While in Texas I met a charming man who has killed 169 elephants.
I know that this total might seem a little on the high side, and it is perhaps not an activity that I would throw myself into with any great enthusiasm. That said, there are aspects to big-game hunting that I quite like: the engraving on the guns, for instance; the film Mogambo; those hats with leopard bands; and that part in one of my favourite films, Powell and Pressburger’s inimitable The Life and Death of Colonel Blimp, when the passage of time is marked by the appearance of trophies on a wall. But I am a terrible coward. I find the very idea of going to Africa quite alarming. I do not have the energy to tramp across the Great Plains or wherever it is that one encounters these animals. And I think that on the whole I would find it difficult to deprive such a large mammal of its life.
I am not ruling it out – never say never and all that – but on balance I think it unlikely that Dumbo & Co have too much to worry about from me. If I am seized by an uncontrollable need to take a squint at a pachyderm in its natural habitat, I’ll visit a zoological garden.
Nevertheless, I have to admit to being fascinated by a man who, having made himself a fortune in natural resources, decides to take up big-game hunting and within a decade brings down such a large number of such big animals. Of course, this hunting was all above board, regulated appropriately, with permits paid for and what have you.
Anyway, once I had returned to the Capital of Empire, I took my wife out to dinner and told her about my experiences and, in particular, what a nice chap my elephant man was and how he did not exhibit any of that overpowering and rather off-putting machismo that I feared was part of the whole big-game hunter shtick. The more I find out about shooting and hunting, the more I realise that the people who are most serious about it tend to be the most conservation-minded of them all.
It is an oft-quoted cliché that those who shoot are keenest on preserving the rural integrity of the country, but that does not make it any less true. My favourite line in this vein was uttered by Prince Alfonso von Hohenlohe. “Very few people adore animals as much as I do,” said the founder of the Marbella Club, “and very few have shot as many.” Picking up a gun does not necessarily make one any less sensitive to beauty and less capable of emotion, but it does tend to place one rather firmly in the whole circle of life thing.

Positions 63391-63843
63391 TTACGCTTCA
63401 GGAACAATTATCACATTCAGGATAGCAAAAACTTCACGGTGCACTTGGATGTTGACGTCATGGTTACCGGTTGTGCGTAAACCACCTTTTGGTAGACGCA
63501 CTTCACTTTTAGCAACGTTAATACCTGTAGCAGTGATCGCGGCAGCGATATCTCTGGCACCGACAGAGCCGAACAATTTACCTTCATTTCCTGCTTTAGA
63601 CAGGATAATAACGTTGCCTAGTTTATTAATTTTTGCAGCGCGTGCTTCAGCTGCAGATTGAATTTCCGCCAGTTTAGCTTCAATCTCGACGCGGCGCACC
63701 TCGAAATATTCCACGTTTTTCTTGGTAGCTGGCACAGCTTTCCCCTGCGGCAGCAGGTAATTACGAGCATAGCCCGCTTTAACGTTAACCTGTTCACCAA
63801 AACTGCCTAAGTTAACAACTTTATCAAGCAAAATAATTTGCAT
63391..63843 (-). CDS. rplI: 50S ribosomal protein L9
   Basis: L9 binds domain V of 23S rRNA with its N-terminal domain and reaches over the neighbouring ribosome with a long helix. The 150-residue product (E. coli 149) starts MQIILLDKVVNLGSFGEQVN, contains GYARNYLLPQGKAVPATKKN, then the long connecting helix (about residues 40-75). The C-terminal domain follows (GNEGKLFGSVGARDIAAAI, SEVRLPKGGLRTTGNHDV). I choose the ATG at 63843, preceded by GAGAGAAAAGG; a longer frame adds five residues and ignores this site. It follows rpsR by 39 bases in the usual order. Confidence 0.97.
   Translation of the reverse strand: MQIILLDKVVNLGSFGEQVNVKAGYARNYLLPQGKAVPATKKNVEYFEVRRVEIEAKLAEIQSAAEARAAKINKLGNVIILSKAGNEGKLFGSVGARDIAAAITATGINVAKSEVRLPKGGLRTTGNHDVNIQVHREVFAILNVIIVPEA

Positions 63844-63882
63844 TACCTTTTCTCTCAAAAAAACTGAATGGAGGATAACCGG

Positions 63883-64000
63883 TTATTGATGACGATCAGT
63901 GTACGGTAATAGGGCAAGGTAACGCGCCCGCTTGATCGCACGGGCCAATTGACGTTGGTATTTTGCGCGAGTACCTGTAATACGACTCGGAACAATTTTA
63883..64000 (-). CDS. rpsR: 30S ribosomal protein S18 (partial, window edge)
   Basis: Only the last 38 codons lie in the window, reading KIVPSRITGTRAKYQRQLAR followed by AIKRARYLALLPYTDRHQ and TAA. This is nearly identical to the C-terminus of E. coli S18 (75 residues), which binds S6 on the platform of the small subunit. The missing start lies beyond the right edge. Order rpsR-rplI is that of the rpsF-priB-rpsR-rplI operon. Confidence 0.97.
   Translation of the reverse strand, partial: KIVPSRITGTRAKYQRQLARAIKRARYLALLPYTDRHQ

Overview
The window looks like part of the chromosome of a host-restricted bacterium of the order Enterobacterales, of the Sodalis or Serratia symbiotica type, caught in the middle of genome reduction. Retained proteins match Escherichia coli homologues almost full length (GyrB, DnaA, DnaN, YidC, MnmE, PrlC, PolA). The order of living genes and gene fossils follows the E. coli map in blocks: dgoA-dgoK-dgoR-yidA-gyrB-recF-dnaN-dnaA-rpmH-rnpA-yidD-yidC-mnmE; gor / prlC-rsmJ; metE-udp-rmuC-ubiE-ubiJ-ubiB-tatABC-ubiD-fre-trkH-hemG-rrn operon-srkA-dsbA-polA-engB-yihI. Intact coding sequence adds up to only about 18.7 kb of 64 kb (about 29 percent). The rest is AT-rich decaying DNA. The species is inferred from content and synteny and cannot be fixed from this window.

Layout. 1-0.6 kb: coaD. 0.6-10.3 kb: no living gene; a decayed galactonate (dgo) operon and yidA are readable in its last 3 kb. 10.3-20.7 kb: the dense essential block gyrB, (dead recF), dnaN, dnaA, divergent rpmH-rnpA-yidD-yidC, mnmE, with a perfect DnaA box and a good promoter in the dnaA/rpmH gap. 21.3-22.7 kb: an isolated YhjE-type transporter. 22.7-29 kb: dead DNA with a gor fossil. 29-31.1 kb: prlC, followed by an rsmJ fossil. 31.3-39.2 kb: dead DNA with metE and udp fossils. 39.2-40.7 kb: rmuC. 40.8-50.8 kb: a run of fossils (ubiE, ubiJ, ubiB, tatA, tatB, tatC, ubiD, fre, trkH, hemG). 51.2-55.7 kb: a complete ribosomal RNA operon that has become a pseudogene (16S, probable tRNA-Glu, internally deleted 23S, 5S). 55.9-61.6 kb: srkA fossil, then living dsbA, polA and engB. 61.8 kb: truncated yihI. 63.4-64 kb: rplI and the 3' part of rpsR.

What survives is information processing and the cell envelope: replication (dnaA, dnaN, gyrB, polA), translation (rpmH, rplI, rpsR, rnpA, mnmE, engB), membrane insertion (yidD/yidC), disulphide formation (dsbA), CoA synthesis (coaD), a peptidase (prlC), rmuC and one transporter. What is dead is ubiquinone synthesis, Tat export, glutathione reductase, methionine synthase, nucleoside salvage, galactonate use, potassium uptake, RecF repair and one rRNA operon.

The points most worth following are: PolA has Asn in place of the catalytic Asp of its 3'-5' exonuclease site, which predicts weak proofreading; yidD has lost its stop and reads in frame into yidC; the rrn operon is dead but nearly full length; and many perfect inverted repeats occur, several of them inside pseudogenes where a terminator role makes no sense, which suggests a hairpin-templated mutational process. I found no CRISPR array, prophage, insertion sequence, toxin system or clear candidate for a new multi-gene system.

My wife wasn’t convinced. While she was prepared to accept that my elephant man might be utterly charming, she wasn’t keen on killing elephants and nothing, not even the glamorous and well-dressed woman on a neighbouring table, was going to change her mind. Clearly feeling that our conversation was too interesting not to take part in it, this fellow diner had weighed in, asking me if I had been to Botswana lately. Having given the question due consideration and trying to be polite, I answered that I did not think so. I was about to add that I had been travelling rather a lot and so could not be entirely sure, but that when I had last checked Botswana and Dallas were a fair distance apart.
However, she was already telling me about conservation, poaching, the management of the elephant population and how many elephants her husband had shot (around a dozen, and I think she might have mentioned one or two buffalo). I felt like I was being charged – conversationally at least – by a glamorous but rather irritated lioness. I acted instinctively, and looking around for a handy witticism to throw in her direction the best I could come up with at such short notice was the observation that her husband really ought to get his skates on as, for the moment at least, my Texan friend was way ahead of him.
At which point her husband, a delightful man who had the air of a patrician Stewart Granger, smiled and tried to apologise – which was entirely unnecessary, as I rather enjoyed this added dimension to our conversation, even if it meant me leaning back on two chair legs to better address my new interlocutor. It seemed that our wives had agreed to disagree, but the whole thing passed off pleasantly.
When the time came for me to move onto the terrace for a cigar, I went over and introduced myself and said how much I had enjoyed our chat, whereupon it emerged that he just happened to be Wilbur Smith – the poet of the plains, the Balzac of big-game hunting.
Alas, I had neither my copy of Gold Mine nor Shout at the Devil handy for him to autograph. But as an opening gambit around the campfire next time I am out in the veldt gnawing on a strip of vegetarian biltong swapping manly stories, I think the line “Did I tell you about the time I was having dinner at Mark’s Club when Mrs Wilbur Smith took my wife to task about elephant hunting…” will make a change from the usual Hemingwayesque tales.